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Four surprising ways to get a good night’s sleep

Thirty-nine per cent of adults get less than the recommended 8 hours of sleep a night.

Women are two times more likely to have insomnia than men – this may be due to hormonal changes. And tiredness peaks at 2am and 2pm, according to scientists

Here an expert nutritionist and a sleep psychologist give us some unusual ways to get a better night’s kip…

1. Avoid stress-inducing food

"Food intolerances are a relatively little-known contributor to sleep problems," explains Alexandra.

"When you eat something you are intolerant to, your immune system thinks it’s a foreign invader and reacts by triggering inflammation and the production of stress hormones."

These raised stress hormones lead to increased heart rate and alertness – the last thing you need as you’re trying to drift off.

If you think you have a food intolerance, keep a food diary for a few weeks, and note down how you feel after eating various foods. If you suspect a food might be giving you nasty side effects like bloating, diarrhoea, indigestion, or itchy rashes, cut it out of your diet for a couple of weeks before reintroducing it gradually to see if your symptoms return.

2. How about a bedtime story?

Two thirds of adults say reading before bed helps them to sleep. There’s a good reason for this: according to neuropsychologists, reading reduces stress levels by 68%.

"When our mind is full of the facts and thoughts of the day, stories can help us shift down a gear before bed," says Hope Bastine, psychologist for sleep technology brand Simba. "Entering into a literary world distracts us from daily stresses, releasing the muscular heart tension and lowering the breathing rate."

"Reading fiction helps build the bridge toward creative dreaming,’ says Hope. "In the dreaming part of the sleep cycle, REM, we dream in pictures, not words. So anything that switches on the image centres of our brain is a good way to prepare the mind for deep sleep."

But that thriller may not be the best way to unwind. More than half of Brits feel happy when reading a story from their childhood, so revisiting old classics might be just what you need to nod off.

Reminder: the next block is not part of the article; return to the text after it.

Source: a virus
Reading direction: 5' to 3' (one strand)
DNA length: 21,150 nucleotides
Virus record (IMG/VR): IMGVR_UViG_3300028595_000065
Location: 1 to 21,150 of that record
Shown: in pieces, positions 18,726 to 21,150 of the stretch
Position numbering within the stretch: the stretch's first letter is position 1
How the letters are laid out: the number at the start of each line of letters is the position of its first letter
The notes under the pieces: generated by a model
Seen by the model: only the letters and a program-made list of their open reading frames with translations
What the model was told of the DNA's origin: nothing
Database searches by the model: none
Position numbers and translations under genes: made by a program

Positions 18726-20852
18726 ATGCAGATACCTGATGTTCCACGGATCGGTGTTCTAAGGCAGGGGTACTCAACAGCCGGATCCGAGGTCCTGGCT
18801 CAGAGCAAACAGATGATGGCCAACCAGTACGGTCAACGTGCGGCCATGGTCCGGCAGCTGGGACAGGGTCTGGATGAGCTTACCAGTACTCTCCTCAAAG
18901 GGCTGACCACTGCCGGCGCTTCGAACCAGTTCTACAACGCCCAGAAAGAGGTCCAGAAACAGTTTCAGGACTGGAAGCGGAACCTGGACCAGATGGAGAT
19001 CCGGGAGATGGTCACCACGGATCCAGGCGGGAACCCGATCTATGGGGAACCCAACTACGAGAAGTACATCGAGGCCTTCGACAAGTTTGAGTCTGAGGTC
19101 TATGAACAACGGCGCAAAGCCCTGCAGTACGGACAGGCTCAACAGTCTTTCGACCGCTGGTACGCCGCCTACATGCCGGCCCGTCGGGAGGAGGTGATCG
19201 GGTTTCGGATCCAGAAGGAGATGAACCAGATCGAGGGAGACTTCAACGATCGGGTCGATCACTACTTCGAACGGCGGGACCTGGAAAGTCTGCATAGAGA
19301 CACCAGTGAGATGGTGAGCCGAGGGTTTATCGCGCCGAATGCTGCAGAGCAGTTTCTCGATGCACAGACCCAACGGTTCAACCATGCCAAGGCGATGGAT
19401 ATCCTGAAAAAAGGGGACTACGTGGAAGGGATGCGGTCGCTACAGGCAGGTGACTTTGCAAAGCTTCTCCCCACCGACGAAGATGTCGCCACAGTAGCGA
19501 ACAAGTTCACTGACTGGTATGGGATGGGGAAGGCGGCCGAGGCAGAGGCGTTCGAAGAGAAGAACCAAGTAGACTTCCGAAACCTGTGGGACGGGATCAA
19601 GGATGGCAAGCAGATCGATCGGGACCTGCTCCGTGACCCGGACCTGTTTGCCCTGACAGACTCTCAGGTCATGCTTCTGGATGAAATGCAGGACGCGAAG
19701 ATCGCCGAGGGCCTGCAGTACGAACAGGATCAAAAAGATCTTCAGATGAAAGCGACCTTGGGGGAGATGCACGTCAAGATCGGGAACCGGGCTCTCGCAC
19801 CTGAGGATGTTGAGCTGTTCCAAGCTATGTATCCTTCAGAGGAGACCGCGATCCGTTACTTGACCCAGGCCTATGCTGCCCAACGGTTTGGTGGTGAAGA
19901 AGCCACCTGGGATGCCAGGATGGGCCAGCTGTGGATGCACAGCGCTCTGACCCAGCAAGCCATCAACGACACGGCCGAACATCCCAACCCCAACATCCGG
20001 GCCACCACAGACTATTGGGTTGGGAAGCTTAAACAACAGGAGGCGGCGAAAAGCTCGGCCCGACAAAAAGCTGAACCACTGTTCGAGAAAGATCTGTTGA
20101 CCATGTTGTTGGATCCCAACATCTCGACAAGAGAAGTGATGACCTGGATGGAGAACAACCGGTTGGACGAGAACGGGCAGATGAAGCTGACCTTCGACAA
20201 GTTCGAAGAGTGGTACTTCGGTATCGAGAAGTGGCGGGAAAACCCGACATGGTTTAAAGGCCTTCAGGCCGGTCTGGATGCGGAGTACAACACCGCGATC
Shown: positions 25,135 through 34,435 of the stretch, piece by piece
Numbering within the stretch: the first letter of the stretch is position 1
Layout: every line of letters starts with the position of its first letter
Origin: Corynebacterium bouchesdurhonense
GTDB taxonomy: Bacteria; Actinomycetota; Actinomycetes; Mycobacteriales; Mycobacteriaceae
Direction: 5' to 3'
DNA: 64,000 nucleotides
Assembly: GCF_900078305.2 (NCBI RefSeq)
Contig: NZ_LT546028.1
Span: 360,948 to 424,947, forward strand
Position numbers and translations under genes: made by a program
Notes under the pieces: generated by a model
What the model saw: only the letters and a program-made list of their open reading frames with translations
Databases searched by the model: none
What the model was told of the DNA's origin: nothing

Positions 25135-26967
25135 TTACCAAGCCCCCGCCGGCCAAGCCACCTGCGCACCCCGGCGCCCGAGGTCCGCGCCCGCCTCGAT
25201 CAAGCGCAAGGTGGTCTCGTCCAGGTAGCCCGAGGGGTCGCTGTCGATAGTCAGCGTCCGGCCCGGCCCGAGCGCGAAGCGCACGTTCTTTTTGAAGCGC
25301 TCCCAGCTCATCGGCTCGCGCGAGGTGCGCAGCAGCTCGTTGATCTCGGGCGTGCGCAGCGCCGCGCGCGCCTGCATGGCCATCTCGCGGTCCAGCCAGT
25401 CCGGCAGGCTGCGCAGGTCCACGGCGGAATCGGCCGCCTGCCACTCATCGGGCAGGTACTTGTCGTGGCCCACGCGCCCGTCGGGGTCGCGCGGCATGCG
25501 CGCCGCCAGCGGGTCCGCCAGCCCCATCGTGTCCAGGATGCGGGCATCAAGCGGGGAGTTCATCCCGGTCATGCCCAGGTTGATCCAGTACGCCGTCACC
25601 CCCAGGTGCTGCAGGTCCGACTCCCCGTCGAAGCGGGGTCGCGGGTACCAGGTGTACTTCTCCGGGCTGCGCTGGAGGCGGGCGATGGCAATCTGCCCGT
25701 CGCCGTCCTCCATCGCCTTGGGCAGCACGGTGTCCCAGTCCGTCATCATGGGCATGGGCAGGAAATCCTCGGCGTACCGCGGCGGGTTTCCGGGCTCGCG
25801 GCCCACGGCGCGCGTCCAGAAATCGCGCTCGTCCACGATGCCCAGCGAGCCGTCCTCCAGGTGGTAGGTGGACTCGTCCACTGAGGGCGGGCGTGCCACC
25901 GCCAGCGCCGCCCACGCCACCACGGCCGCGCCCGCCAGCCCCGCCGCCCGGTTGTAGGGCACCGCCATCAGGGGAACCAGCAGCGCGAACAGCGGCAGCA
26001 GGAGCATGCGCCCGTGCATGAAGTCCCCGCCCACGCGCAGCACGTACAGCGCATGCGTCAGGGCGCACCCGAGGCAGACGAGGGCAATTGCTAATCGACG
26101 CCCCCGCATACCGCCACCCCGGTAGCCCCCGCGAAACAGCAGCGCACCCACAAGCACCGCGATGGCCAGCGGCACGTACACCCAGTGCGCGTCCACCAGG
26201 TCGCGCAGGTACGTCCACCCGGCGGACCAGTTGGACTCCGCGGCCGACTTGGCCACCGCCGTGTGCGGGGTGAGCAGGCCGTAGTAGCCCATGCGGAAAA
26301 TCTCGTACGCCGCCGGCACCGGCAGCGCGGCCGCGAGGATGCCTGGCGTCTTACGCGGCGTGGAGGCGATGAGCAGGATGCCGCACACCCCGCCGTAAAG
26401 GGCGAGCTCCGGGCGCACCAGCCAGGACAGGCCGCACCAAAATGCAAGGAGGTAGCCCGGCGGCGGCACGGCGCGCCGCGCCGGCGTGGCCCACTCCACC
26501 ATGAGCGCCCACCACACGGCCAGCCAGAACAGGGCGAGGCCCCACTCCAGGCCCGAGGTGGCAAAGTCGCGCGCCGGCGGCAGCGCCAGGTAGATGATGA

"Some of our earliest memories feature a comforting voice reading us a bedtime story," says Hope. "Reconnecting with this happy and care-free time can remind us how to be happy when adult life gets overwhelming."

Top 10 children’s books adults want to re-read:

1. The Lion, The Witch And The Wardrobe

2. The Secret Garden

3. The Railway Children

4. Charlie And The Chocolate Factory

5. Animal Farm

6. Treasure Island

7. The Wind In The Willows

8. The Hobbit

9. The Lord Of The Rings

10. Alice’s Adventures In Wonderland

3. Don’t have that sweet milky drink before bed

Late-night fridge raiders take note: those midnight snacks and bedtime hot chocolates could be impacting on the quality of your sleep.

"Unruly blood sugar levels can lead to waking in the night and feelings of exhaustion in the morning," says Alexandra Falgate, nutritional therapist and naturopath at Health Is Wealth.

"The best way to balance your blood sugar is to reduce refined carbohydrates such as white rice, bread, baked goods, sugary drinks and chocolate throughout the day. Instead eat balanced meals and snacks that contain fibre, protein and healthy fats."

If your blood sugar is high, your kidneys will try and get rid of the sugar through your urine, which means you’re more likely to be visiting the bathroom than getting some shut eye.

4. Take those vitamins

Most of us don’t realise how much of an impact our diets can have on catching those zeds.

"Certain nutrients are needed for dropping off, while others are essential for staying asleep. Magnesium has the ability to relax whichever cell it attaches to," explains Alexandra.

"Anxiety or circling thoughts can keep you awake throughout the night, but magnesium can reduce anxiety and encourage a peaceful night’s sleep. Other vitamins, minerals and amino acids such as zinc, tryptophan, B12, B9 and iron play an integral role in our sleep cycle, too."

You could try taking Neuro Rest supplement from Utmost Me, £15 from Amazon, which is 100% natural and rich in these ingredients. Or up your intake of magnesium-rich foods like avocado, almonds, bananas and figs.

• Hope Bastine is working with Simba’s Snore & Roar events, a series of bedtime story sleepovers designed as an innovative way to fuel our imaginations and sleep better. Visit for more.

• Alexandra Falgate is working with Utmost Me. For more, visit

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